“Hi,” I said, pushing down the handle of Grandma’s suitcase so I had something to do with my hands. The plastic resisted me. Took me a second to get it retracted. Very cool.
“Hi.” He had a terrific smile. Not only the white teeth and the illegal lips and movie-star face, but his eyes crinkled—you know it’s a real smile when they use their eyes—and he had a seriously good vibe.
Like, a this is the one vibe.
Although I’m only twenty, what do I know.
My parents got married when they were twenty-one, though. Different times.
Why was I thinking of my parents? Boner killer. Not that I had one, but . . .
“Hi.” I realized I’d said that already, and turned even redder. Great. Sunscreen dolloped everywhere, dressed for arctic airplane temperatures in the desert, and poor conversationalist. Ryan could take his pick of any girl on the strip. And believe me, I got an eyeful of bikini tops and bum cleavage when our shuttle pulled up to the Ibis. He’d have nooooooo trouble moving on from his grandma recs.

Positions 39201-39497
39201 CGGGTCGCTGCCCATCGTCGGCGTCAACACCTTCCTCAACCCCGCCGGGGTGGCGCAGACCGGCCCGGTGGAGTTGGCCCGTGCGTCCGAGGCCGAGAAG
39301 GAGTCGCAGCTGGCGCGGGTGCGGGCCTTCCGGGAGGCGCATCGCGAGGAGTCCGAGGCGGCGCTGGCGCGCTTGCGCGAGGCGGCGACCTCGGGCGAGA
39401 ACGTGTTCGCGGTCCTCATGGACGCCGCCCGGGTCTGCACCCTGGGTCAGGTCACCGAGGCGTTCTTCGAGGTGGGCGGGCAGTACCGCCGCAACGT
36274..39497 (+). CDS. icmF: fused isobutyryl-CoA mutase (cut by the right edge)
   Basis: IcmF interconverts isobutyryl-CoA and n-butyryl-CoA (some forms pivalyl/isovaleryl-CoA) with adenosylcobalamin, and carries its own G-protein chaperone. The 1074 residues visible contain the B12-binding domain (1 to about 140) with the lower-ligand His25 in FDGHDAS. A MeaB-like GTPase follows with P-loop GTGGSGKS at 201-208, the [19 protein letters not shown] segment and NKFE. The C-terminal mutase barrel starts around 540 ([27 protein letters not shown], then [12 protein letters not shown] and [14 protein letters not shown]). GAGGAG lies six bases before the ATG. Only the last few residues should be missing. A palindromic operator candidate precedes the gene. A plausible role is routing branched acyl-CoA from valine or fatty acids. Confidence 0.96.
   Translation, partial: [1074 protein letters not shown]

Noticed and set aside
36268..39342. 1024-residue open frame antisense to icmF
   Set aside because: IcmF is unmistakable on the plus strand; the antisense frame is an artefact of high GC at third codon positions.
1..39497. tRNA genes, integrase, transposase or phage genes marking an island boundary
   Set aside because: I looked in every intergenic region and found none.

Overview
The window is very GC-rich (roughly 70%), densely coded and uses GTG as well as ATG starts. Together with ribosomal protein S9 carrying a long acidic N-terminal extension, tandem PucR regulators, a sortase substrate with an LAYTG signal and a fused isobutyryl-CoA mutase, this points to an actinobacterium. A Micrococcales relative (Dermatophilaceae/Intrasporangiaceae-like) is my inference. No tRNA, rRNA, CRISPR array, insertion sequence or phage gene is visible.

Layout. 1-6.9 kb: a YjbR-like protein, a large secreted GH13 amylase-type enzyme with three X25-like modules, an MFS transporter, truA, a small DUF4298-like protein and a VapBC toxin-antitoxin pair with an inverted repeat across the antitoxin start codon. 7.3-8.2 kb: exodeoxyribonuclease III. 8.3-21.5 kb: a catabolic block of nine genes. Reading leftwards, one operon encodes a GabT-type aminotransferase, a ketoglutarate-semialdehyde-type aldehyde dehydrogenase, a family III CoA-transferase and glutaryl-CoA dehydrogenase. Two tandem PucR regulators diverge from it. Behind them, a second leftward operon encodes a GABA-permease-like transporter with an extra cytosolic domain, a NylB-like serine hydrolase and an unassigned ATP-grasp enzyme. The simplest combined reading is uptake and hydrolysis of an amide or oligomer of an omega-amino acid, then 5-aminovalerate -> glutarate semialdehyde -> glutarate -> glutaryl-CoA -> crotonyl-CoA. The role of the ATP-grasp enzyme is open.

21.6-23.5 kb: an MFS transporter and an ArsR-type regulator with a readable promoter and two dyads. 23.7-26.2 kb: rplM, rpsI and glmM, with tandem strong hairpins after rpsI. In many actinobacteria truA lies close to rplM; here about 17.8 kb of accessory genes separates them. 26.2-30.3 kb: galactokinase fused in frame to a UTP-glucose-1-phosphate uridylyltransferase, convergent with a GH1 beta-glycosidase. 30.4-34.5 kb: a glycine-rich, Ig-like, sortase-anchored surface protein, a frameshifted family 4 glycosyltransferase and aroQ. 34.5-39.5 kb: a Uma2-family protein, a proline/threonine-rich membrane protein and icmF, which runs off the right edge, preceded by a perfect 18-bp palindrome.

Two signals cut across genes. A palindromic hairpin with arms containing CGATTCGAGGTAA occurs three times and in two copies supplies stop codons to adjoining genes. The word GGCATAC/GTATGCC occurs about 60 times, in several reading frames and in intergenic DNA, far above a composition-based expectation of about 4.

“I’m Ryan Wu. My grandmother told me a lot about you.”
Kill me now. “Yeah? Like what?”
“Top of your high-school class.”
“Not quite.” One guy edged me out on overall average, and the intellectual jock got named class valedictorian. Otherwise, I held my own, including Dean’s Honor List so far at McMaster. School is one of my superpowers. I shrugged and gestured for him to try again.
His eyes crinkled again. “You don’t like church.”
“Do you?” It boggled my mind that anyone would submit themselves to sermons voluntarily. Any time I wanted a lecture about crossing my legs, my mom could (and did) tsk at me for free.